I: Can you tell me a bit about when you became a lecturer, what sort of thing that involved, was it mainly teaching lectures or was it tutorials, how involved were you with the students?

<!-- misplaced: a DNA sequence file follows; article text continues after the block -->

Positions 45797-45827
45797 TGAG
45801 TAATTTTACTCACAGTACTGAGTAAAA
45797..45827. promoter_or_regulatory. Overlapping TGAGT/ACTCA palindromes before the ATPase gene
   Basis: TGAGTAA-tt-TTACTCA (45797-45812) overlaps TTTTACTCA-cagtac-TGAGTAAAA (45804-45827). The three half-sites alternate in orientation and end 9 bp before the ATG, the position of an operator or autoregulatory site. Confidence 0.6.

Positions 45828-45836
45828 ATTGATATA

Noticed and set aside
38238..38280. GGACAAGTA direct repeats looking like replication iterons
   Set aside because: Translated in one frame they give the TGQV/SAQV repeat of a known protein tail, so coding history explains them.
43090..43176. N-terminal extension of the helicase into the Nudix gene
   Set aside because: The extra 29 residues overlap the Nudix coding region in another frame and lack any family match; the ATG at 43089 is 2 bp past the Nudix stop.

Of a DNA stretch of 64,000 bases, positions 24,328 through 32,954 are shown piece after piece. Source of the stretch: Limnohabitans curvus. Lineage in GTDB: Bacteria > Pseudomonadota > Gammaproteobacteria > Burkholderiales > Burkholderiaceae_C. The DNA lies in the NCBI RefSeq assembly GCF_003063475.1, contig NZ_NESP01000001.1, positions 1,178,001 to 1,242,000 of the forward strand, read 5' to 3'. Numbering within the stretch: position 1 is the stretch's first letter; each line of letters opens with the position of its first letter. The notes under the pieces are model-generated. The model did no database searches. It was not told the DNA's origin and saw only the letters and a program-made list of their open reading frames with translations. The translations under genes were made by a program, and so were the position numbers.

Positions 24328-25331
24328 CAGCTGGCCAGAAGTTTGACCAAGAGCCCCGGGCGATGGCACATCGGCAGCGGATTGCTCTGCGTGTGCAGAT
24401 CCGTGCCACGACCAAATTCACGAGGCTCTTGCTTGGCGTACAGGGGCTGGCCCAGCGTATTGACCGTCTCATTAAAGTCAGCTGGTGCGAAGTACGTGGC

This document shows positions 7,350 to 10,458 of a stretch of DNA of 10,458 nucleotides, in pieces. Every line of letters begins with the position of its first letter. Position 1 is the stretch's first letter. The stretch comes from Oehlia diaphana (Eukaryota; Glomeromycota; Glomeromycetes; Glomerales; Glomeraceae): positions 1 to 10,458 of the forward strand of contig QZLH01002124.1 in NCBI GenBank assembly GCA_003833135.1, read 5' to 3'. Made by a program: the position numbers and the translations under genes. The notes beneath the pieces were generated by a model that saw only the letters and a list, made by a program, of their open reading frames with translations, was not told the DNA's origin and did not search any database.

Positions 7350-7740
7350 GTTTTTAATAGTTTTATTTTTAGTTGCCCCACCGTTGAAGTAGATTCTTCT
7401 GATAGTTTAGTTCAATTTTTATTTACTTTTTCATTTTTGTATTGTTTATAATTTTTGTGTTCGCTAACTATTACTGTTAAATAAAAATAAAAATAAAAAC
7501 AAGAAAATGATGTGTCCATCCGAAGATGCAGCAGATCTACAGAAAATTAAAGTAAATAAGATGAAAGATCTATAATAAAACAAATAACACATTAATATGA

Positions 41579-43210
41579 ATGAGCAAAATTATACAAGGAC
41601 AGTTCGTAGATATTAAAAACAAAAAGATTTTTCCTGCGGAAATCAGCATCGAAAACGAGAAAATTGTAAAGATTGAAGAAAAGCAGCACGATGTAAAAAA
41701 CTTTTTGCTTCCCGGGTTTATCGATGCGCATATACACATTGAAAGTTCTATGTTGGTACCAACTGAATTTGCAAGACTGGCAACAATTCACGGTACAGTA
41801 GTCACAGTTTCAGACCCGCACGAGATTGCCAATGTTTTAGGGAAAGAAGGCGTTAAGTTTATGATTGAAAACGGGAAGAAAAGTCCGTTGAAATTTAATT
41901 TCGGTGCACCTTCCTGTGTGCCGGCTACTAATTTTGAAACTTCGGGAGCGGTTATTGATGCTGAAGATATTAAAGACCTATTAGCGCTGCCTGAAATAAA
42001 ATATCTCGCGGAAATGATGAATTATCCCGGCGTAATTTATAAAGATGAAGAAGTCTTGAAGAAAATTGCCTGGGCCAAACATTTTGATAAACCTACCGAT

R: In many ways it’s remarkable how little things change in terms of teaching methods. It was then and still is now I suppose mainly lectures, seminars, but of project work in our case in studios, group working, individual research by students doing dissertations for example, so in that way things haven’t changed enormously. I guess one thing that was kind of a fairly common experience was there was very little if any training in actual teaching methods, you know, you walked into the classroom and it was assumed that you could do what you said you could do and no-one sort of gave you much guidance or you certainly didn’t have to do any courses in PGCEs or anything like that. So you learnt on the job I suppose and I think one of the advantages of our school was that we tended to do a lot of team teaching, we tended to teach in groups of three or four possibly doing project work or teaching large groups of students. I suppose the numbers were not that great actually then either, so it was a bit easier, so it was very easy to make personal contacts I think with students, you know, to get to know them as people rather than just walking into a vast lecture theatre and talking at them for an hour and then walking out again. So it was more personal, more interpersonal in that sense and therefore more job satisfaction, but at the same time very little training.